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European Parliament approves visa-free travel for Ukrainians

An EU bill allowing Ukrainians into the bloc for short stays without visas has been overwhelmingly backed by the European Parliament. Amid the conflict with Russia, the deal is a show of closer EU-Ukraine ties. The European Parliament on Thursday voted overwhelmingly in favor of enabling Ukrainians to travel to the EU without a visa. The proposed bill passed by a 521-75 margin - with 36 abstentions. Ukrainians who have biometric passports would be authorized to enter EU countries, except for the UK and Ireland, without a visa for 90 days in any 180-day period. Ukrainians will also be able to access non-EU countries Iceland, Liechtenstein, Norway and Switzerland without a visa. Read: Ukraine slams Eurovision amid feud with Russia over entrant "Great day for the people of Europe and Ukraine," said Anna Maria Corazza Bildt, a Swedish member of the EU parliament. The legislation must still be formally approved by individual EU member states and should come into force in June. (Deutsche Welle)

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Baba Marta Day

Grandma March Day (or simply Baba Marta, Bulgarian: Баба Марта) is a holiday celebrated in Bulgaria, on the first of March. Martenitsas - usually in the form of a wrist band or small yarn dolls or tassels, created by combining red and white colored threads - are worn on that day and through March, until a stork or a blossoming tree is seen, symbolizing the coming of spring, warmer weather and well being. Once the stork or blooming tree appears, the Martenitsa is taken off and hung on a tree. It is common in the spring to see trees festooned in Martenitsas. Older Bulgarians call it Birch Month, because it is around this time when birch trees start growing leaves and giving sap. There's much folklore about Grandma March Day and the character of Baba Marta herself.[1] The greeting exchanged on this day is Chestita Baba Marta (Честита Баба Марта – Happy Baba Marta, often shortened to ЧБМ on greetings cards). There are various theories and suggestions (even several legends, involving real historical figures) about the symbolism of these two particular colors - red & white, from which Martenitsa are made. An obvious explanation and perhaps a common belief people share, is that "red" stands for "life/birth" and "white" denotes "anew/on clear grounds". Combined together, they mean "newborn", "rebirth", "a new beginning"; a celebration of Life and Survival. Another popular explanation is that white stands for wisdom and red for good health, which means that anyone giving you a Martenitsa is wishing you both throughout the new year. In March, these amulets, worn around one's wrists and on their attire, can be seen almost everywhere in Bulgaria and in the neighboring regions. Being a purely pagan ritual by origin, Baba Marta Day is one of the oldest, still existing traditions in Christian Europe. /from Wikipedia, the free encyclopedia/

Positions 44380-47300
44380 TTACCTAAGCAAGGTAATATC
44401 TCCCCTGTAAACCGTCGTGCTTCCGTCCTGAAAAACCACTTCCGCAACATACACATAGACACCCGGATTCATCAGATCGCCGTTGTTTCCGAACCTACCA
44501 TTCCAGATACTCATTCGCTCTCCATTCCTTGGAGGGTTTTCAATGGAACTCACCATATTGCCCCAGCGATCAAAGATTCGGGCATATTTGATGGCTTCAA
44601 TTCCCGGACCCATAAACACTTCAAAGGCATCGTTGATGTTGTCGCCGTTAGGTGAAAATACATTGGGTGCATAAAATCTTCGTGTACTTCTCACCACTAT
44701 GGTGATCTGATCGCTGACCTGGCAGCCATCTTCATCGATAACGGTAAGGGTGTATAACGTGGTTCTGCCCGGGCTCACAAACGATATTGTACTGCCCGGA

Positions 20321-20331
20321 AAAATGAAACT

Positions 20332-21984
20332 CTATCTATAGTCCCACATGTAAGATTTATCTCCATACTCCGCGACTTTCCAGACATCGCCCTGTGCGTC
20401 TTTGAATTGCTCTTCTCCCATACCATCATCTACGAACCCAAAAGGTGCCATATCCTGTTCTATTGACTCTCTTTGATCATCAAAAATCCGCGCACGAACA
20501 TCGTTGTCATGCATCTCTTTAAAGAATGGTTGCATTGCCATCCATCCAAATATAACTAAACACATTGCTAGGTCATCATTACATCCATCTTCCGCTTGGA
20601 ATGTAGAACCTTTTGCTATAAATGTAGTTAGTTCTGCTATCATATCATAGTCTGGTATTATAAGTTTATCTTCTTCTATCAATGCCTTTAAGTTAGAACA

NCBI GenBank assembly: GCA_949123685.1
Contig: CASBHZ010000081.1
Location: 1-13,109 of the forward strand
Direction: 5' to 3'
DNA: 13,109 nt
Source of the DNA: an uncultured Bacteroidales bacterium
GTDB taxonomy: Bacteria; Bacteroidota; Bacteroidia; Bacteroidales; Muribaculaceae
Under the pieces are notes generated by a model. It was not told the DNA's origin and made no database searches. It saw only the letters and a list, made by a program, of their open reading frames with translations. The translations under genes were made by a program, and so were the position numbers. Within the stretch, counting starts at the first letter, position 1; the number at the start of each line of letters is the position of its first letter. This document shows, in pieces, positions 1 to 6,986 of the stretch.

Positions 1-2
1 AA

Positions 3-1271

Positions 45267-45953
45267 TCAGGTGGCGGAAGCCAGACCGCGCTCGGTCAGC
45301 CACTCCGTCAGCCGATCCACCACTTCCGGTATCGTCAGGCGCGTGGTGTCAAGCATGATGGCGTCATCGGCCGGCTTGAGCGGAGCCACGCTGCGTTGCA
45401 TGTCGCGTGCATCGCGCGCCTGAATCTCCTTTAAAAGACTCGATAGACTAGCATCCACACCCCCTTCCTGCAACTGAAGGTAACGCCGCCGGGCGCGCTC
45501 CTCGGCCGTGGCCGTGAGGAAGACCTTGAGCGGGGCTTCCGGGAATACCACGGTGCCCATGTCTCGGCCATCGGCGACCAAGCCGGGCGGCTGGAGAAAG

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EU states agree visa-free travel for Ukraine, but not yet

European Union states agreed on Thursday to waive visas for Ukrainians on short visits, but only after the bloc beefs up a mechanism to suspend visa-free agreements in an emergency. Ukraine, a former Soviet republic, has fostered closer ties with the EU since Moscow annexed its Black Sea peninsula of Crimea in 2014 and started backing rebels fighting Kiev's troops in the east of the country. Many difficulties to progress remain, not least Ukraine's sluggish fight against endemic corruption and the EU's caution on immigration after the arrival of about 1.3 million refugees and migrants in 2015, mainly from the Middle East and North Africa. But, a week before an EU-Ukraine summit on Nov. 24, EU states gave their conditional backing to allowing Ukrainians to travel visa-free to the bloc for short visits. Implementation, however, will take time as further negotiations are needed between the EU states, the European Parliament and the bloc's executive European Commission. The decision on Thursday also says visa liberalization for Ukraine should not take effect until after the bloc - wary of a repeat of last year's refugee influx - rolls out a beefed-up mechanism to lift any visa waivers in case of emergency. Talks on the so-called suspension mechanism have been making slow progress and diplomats say it could take weeks before it is in place.

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